Speciality coffee is the highest-grade coffee of single origin or even originating from a single estate. Demand for the high-quality coffee arose in the Third wave of coffee movement supporting consumers’ request for distinctive flavours and transparency of origin. The coffee from Eastern African countries is appreciated for their unique taste, small farmers production and a potential to offer many more flavours due to the great genetic variety.
Nutrition and bioactive compounds
Speciality coffee is graded according to the standards of Speciality Coffee Association. The standards are set for every stage of coffee production, including defects in green beans and brew strength.
Three major requirements are that coffee should: (1) be hand picked by selective picking of mature beans, (2) score 80 or above (out of 100 points) in the grading evaluation, (3) have maximum 5 defects per 350 g (12 ounces). Coffee is graded Outstanding if it scores 90-100 points, Excellent with grade 85-89.99, and Very Good with 80-84.99 points.
Major bioactive compound in coffee is caffein (concentration depends on variety and preparation: roughly from 40 – 200 mg in 100 ml of beverage), but it contains also minerals (potassium, zinc, copper, calcium, magnesium, phosphorus) and vitamins B (thiamine, riboflavin, niacin, B6, folate). Moderate coffee consumption has some health benefits, and long-term consumption probably reduces risk for diseases like digestion, cardiovascular disease, mental health, diabetes and even longevity.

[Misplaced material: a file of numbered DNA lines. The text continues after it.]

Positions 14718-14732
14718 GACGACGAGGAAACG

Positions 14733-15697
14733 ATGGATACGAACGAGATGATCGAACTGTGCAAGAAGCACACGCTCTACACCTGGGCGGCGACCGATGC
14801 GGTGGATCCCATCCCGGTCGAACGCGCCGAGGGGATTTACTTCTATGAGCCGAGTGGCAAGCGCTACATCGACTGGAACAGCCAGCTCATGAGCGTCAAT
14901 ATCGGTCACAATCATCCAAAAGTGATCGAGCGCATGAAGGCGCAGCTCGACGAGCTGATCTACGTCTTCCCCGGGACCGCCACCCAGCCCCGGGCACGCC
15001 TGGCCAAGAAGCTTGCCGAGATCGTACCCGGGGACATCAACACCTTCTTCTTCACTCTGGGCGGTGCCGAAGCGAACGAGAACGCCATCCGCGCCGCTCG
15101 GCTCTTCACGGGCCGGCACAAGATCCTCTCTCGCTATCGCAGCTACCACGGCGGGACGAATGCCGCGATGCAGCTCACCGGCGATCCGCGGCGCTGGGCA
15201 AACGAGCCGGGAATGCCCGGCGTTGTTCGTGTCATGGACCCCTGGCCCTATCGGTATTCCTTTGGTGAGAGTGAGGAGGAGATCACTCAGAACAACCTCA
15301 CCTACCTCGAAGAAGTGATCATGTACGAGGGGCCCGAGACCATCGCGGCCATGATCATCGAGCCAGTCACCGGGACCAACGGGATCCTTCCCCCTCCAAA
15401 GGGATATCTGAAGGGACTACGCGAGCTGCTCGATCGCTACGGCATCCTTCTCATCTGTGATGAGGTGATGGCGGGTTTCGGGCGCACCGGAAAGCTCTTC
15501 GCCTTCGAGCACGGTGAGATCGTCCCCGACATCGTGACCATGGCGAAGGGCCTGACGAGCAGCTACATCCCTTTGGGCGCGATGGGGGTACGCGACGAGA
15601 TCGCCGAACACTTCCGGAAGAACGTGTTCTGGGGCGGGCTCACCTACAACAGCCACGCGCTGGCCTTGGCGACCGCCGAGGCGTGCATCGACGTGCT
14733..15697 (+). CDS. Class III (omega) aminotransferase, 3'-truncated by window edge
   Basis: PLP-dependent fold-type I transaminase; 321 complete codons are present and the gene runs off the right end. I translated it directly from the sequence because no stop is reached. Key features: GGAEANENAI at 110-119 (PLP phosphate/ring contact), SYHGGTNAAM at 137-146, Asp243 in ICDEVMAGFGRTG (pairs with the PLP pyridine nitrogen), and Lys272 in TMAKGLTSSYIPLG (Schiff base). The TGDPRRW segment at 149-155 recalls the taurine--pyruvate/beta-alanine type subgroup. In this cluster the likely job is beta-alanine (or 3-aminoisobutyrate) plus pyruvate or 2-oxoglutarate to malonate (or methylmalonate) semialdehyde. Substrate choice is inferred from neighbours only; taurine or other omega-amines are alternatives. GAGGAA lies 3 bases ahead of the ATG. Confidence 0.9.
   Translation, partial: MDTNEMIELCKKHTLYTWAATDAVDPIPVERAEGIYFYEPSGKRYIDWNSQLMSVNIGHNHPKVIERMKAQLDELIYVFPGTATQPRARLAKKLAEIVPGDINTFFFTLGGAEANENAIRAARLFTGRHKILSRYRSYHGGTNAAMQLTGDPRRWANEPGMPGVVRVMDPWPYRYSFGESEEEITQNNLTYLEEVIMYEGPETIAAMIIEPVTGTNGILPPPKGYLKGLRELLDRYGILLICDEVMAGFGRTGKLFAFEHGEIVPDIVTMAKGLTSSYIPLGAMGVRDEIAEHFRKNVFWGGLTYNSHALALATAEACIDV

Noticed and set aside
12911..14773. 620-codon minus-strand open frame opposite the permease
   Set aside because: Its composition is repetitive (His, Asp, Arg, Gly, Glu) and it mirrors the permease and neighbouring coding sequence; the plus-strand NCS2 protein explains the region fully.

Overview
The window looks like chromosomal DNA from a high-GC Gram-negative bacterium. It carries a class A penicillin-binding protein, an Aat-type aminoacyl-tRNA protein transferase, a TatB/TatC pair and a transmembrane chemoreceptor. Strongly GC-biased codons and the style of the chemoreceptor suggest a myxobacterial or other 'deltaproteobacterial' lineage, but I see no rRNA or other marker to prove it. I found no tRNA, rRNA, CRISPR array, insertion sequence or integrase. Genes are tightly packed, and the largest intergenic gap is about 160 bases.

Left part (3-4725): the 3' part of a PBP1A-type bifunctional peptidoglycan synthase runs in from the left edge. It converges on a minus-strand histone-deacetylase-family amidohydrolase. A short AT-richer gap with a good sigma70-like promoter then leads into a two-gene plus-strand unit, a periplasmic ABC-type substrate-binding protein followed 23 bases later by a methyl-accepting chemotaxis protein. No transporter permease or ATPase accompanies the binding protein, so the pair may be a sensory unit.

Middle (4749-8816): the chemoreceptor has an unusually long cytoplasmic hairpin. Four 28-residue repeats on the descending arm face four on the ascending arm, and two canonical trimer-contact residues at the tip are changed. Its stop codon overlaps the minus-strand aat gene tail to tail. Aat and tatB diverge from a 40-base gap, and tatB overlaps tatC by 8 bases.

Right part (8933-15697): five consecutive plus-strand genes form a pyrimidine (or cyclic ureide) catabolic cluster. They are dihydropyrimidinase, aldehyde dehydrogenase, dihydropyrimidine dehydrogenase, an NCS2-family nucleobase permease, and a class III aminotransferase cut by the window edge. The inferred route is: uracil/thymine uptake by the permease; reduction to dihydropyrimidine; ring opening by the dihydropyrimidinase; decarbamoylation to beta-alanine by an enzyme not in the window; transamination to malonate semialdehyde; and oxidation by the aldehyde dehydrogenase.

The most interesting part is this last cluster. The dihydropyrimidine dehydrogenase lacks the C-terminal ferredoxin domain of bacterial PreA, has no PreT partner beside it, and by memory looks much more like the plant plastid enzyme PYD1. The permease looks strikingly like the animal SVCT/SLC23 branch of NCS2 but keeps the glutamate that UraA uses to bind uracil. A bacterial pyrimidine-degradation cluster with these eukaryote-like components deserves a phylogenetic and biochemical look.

Coffee beans are the seeds of berries growing on the flowering shrubs of some species from genus Coffea. The two most grown species are C. arabica and C. canephora (Robusta coffee). Between the two, Arabica coffee is of higher quality, with more complex flavours and aromas, but is more sensitive to climatic conditions.
Speciality coffee is grown in the tropical climate of Africa, Asia, South and Central America. Coffee quality strongly depends on local climatic (sun radiation, temperature, rain), topological (elevation, slope steepness, etc.) and soil parameters. The combination of these parameters is unique for each region, giving the coffee its special flavour. In Eastern Africa countries, coffee can be grown in several environments: forest, semi-forest conditions, as a garden or plantation coffee.
Market and production
Worldwide production of coffee (green) in 2020: 10.7 million tonnes (FAO), more than 1 million tonnes in Eastern Africa.
Main producing countries in the world: Brazil, Viet Nam, Colombia; Ethiopia, Uganda, Tanzania, Kenya in Eastern Africa.
Smallholder households produce about 95% of coffee in Ethiopia and 60% in Kenya. In Ethiopia, all coffee production is rain-fed and largely organic (less than 10% of farmers use agrochemicals). In Kenya, coffee farming is mainly done by the small farmers organised into co-operative societies.
Europe is a major coffee market accounting for 30% of global consumption, with a growth in demand for specialty coffee. The demand is rising also in US and the coffee-production countries. In Australia and New Zealand, specialty coffee is considered mainstream, while Asia is predicted to soon be the world’s largest consumer of speciality coffee.
Beans: coffee beverages – espresso, brewed, instant, addition to food products.